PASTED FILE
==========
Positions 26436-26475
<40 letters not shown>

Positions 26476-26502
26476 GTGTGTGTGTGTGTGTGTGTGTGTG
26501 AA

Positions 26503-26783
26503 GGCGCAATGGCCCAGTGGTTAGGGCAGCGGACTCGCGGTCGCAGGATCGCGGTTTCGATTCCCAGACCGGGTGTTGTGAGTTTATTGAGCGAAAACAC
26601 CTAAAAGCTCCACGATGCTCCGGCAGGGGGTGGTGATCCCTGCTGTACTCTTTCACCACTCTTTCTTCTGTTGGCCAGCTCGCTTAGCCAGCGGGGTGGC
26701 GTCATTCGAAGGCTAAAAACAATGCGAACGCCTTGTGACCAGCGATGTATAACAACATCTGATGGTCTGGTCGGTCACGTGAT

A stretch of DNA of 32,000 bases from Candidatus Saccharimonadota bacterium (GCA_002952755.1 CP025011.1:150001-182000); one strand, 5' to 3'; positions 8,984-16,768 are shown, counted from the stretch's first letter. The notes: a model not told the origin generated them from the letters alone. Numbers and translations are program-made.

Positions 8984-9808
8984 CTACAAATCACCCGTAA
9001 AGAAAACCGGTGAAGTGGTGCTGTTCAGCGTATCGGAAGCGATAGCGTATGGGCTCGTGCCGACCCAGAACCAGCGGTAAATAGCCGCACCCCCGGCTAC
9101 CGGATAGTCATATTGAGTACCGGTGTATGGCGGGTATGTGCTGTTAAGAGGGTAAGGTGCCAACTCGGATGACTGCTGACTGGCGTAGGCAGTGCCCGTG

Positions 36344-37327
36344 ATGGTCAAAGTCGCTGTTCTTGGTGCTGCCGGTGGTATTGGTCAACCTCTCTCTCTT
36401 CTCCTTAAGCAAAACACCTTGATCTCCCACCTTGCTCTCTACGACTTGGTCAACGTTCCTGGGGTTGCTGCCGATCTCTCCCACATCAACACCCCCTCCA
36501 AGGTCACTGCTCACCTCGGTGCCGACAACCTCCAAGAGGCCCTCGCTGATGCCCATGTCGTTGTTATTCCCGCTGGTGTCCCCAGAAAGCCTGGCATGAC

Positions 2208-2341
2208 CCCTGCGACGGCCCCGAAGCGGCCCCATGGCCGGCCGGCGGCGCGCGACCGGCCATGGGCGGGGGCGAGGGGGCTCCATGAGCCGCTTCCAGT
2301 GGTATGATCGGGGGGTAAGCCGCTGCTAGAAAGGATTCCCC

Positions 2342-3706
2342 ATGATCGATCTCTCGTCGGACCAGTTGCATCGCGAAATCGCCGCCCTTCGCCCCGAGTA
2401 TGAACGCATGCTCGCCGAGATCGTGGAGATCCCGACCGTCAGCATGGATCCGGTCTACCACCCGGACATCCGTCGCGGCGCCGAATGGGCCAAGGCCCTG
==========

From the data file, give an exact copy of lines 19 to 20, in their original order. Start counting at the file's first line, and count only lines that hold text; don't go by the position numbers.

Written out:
Positions 2208-2341
2208 CCCTGCGACGGCCCCGAAGCGGCCCCATGGCCGGCCGGCGGCGCGCGACCGGCCATGGGCGGGGGCGAGGGGGCTCCATGAGCCGCTTCCAGT